Opinion

|

Letter

Congress and the Lottery?

Evidence reveals at least one-third of those who win the lottery are bankrupt within a few years. Are one-third of our elected leaders taking us there as well?

There seems to be a parallel between “winning a seat in Congress” (or any elected position) and “winning the lottery.” You have all these plans of the good you can do and benefits you can enjoy if you win. All the people you can help; access to the vast resource of our taxes; how you’d spend this flow of “other people’s” money; commitments you make to friends, family and community to make their lives better. It’s a door to a brand new lifestyle. People are convinced you are the key to their welfare and a better, just, life!

But then you win the election, or lottery. It’s a pretty heady launch into self-importance and power (another form of inflation)! You are now expected to produce all that you promised when and if you would win this position, but how?

You feel obligated to the people who believed in you and gave you this position. So it’s difficult to humble yourself and discover your own limitations. You become vulnerable to a path of unwise decisions – lavish spending, corrupt methods, eventual bankruptcy. Decisions lead to direction, lead to destination!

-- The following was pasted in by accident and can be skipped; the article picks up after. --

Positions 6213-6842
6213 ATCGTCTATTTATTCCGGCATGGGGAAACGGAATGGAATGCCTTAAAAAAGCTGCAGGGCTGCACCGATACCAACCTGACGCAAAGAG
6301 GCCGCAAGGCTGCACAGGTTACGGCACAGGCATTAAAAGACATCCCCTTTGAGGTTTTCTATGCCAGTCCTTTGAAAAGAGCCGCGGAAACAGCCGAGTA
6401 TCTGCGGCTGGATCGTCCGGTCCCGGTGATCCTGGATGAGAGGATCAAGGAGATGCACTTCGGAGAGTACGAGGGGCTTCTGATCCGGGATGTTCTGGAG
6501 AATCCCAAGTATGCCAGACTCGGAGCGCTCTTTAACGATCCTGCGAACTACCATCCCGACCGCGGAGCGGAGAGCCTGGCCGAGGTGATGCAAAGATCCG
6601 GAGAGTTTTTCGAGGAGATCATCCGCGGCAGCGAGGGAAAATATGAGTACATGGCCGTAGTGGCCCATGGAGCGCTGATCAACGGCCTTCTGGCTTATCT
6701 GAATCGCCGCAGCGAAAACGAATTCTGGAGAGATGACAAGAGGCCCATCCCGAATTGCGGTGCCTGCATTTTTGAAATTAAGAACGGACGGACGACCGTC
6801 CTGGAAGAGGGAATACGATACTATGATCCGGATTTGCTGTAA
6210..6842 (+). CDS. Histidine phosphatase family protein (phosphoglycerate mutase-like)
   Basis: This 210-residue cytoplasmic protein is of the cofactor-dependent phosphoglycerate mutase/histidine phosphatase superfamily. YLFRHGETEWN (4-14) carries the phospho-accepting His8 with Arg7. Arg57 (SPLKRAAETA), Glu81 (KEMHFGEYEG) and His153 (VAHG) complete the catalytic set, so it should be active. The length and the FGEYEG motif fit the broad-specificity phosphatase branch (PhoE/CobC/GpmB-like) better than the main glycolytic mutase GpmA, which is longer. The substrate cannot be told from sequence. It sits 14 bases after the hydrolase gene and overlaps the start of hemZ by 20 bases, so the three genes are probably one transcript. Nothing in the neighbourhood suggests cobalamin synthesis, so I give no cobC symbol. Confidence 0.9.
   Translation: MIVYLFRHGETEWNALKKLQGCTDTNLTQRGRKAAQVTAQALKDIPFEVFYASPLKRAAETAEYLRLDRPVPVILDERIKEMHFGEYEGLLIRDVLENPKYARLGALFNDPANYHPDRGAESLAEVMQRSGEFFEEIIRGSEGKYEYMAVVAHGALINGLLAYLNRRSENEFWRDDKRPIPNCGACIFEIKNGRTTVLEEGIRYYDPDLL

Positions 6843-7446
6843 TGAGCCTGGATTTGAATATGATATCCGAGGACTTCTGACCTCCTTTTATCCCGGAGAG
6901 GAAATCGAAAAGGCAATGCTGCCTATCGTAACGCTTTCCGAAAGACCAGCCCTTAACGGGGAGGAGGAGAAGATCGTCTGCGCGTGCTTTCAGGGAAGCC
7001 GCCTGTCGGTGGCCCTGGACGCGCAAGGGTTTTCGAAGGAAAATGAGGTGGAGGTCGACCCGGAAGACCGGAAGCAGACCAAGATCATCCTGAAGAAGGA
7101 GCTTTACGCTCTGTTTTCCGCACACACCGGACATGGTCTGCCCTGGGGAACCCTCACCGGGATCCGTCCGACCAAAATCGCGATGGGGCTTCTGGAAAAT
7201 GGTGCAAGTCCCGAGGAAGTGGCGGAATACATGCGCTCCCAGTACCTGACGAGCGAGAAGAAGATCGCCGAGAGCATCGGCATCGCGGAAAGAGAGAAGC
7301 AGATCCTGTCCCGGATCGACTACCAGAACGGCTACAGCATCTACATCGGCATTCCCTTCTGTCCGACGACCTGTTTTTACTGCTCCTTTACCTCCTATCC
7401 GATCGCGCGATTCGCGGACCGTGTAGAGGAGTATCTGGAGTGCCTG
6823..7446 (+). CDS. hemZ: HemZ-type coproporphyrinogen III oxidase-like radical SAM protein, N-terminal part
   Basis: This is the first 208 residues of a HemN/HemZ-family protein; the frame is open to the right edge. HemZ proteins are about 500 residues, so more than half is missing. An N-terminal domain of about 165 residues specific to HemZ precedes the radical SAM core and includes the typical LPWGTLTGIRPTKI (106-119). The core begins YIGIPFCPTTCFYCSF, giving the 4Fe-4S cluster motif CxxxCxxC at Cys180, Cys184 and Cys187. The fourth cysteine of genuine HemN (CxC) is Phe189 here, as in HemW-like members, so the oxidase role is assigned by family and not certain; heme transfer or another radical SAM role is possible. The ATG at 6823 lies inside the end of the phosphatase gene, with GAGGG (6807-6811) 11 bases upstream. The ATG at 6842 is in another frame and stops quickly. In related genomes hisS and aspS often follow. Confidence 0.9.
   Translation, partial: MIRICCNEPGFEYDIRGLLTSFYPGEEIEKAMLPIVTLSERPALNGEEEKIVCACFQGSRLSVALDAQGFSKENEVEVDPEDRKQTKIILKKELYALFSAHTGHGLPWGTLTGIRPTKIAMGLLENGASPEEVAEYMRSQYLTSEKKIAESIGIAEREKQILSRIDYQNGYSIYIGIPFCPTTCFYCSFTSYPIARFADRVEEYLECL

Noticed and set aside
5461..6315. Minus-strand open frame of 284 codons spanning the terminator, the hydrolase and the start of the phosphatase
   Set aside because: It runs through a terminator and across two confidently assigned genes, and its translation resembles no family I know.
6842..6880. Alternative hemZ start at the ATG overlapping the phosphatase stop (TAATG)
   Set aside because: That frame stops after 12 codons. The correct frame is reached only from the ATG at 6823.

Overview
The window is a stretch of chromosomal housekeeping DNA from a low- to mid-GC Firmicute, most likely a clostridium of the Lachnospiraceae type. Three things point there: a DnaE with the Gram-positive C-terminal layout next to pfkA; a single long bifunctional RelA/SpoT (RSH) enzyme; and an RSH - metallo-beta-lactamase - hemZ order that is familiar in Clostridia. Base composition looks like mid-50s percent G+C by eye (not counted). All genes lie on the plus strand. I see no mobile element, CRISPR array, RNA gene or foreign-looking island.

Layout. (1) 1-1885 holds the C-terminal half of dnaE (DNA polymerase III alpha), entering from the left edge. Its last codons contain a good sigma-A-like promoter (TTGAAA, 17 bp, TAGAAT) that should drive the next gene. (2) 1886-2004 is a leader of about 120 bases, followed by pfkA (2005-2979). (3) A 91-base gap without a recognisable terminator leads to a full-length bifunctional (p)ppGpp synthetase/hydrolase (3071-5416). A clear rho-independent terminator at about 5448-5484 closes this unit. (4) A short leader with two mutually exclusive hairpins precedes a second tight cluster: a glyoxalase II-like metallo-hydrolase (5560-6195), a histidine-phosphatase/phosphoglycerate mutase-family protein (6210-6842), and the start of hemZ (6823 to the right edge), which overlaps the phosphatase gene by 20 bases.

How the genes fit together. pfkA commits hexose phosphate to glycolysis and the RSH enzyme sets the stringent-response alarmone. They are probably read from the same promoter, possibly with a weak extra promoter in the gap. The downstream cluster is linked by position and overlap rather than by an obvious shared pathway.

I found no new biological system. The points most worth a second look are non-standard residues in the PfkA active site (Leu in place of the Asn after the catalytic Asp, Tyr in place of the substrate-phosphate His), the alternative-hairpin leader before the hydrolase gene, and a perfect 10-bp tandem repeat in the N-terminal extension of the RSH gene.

I once was comparing my own budgetary challenges with that of the government. There are consequences resulting from how I handle my own income and expenses. What would happen if I allowed myself to go into debt not knowing what the future could bring? What if I lose my job, have an unexpected natural disaster, monetary requirements to help others in need? Are the consequences for our government any different?

These consequences are not a “big deal” if there is an unlimited flow of “other people’s money,” but my resources are not. What are the resources of “the rich” dependent upon? Are they required to give them to us? Are our government resources really unlimited? What makes us think our country can survive if our elected officials use principles we are foolish to follow in our own lives?

When we put someone in office what kind of person will it take to handle this “lottery win” with wisdom and common sense? Evidence reveals at least one-third of those who win the lottery are bankrupt within a few years. Are one-third of our elected leaders taking us there as well?

Laura McGlasson
Libby